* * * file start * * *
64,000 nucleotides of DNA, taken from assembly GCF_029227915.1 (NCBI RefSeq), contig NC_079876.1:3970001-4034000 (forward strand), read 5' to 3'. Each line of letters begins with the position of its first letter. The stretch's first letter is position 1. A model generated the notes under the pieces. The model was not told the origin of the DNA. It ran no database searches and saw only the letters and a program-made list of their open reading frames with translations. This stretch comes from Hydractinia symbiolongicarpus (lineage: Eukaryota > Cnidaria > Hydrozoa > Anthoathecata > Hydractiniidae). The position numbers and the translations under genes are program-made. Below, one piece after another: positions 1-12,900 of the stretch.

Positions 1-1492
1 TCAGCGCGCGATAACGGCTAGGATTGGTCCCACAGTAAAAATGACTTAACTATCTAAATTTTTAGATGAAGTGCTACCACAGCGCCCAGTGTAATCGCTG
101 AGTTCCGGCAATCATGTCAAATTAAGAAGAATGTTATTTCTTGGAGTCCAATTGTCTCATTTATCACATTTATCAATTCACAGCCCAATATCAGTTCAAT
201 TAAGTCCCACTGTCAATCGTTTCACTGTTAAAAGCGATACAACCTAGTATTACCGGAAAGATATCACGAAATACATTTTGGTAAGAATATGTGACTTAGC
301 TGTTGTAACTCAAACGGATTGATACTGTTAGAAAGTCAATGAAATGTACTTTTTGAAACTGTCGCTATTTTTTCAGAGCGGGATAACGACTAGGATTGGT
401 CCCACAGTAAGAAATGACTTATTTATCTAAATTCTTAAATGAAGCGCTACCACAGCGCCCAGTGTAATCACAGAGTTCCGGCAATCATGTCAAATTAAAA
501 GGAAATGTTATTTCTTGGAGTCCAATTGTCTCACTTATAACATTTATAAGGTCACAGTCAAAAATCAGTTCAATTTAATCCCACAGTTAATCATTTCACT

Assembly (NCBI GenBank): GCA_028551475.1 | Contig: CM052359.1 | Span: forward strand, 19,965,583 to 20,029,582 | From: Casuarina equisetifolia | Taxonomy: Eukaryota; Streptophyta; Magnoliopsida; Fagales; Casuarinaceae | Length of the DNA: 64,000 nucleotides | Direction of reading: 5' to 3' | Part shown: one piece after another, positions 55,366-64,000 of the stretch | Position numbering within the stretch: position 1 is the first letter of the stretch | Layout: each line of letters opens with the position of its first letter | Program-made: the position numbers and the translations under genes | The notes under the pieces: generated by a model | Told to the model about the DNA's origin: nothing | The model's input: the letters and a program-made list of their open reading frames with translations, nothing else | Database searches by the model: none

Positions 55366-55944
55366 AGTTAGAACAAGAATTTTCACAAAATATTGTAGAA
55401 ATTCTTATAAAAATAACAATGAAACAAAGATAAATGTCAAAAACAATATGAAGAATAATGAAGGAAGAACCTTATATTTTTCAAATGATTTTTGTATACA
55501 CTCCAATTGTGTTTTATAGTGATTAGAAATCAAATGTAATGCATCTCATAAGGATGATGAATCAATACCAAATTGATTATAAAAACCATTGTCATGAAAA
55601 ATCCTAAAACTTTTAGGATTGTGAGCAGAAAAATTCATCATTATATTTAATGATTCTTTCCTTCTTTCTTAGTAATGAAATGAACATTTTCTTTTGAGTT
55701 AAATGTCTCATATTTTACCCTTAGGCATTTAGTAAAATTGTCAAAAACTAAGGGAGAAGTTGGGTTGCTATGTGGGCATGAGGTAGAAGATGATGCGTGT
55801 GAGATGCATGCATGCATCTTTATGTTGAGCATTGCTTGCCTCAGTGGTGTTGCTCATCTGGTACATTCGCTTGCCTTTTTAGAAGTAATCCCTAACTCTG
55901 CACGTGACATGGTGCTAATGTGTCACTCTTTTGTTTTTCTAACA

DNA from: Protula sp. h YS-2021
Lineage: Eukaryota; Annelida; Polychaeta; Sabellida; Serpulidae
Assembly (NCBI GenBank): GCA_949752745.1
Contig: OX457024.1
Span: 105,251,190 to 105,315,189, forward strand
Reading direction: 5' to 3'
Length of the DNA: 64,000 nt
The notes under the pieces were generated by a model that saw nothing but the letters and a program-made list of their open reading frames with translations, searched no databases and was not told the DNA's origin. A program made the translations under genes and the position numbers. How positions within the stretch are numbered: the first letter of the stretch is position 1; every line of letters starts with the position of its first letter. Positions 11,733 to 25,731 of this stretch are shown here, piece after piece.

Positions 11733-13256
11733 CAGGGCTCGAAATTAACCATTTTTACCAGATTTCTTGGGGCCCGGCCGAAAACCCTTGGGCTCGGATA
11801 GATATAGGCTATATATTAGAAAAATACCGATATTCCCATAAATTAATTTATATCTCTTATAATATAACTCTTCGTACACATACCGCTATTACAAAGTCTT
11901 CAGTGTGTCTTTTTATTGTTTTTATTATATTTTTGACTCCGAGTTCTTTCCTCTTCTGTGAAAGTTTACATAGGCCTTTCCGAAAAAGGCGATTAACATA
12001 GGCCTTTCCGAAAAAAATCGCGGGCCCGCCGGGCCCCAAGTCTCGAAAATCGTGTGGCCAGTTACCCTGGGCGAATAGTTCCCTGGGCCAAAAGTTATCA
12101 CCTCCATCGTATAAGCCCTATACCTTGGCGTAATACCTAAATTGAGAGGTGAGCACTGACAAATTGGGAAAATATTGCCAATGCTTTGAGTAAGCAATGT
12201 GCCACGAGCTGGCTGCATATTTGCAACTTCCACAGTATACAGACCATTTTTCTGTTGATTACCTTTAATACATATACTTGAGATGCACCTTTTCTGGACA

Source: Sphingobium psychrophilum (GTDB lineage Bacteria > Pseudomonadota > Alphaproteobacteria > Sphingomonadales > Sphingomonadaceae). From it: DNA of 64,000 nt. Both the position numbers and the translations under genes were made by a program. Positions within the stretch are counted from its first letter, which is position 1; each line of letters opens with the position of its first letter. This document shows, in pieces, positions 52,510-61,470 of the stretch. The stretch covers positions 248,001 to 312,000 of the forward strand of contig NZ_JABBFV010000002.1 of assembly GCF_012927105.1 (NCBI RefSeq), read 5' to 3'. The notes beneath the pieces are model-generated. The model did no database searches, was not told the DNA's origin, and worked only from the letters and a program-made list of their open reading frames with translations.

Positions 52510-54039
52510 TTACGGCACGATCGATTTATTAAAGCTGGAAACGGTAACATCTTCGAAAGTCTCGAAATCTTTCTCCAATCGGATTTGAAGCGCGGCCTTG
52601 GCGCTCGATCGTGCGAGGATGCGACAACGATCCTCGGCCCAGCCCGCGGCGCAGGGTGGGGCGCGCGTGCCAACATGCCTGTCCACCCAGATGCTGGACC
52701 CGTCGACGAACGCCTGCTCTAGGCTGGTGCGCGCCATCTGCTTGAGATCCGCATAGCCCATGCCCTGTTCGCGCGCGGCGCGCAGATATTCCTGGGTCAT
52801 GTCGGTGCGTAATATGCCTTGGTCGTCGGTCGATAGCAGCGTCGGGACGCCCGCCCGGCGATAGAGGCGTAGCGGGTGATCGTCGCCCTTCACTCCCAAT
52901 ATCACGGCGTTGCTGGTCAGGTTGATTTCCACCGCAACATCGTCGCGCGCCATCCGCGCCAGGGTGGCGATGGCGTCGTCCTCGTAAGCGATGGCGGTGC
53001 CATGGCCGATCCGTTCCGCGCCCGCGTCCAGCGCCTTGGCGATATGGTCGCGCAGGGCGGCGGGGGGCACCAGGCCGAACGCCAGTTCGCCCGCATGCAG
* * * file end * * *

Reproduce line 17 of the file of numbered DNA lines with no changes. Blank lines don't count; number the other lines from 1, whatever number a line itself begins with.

55901 CACGTGACATGGTGCTAATGTGTCACTCTTTTGTTTTTCTAACA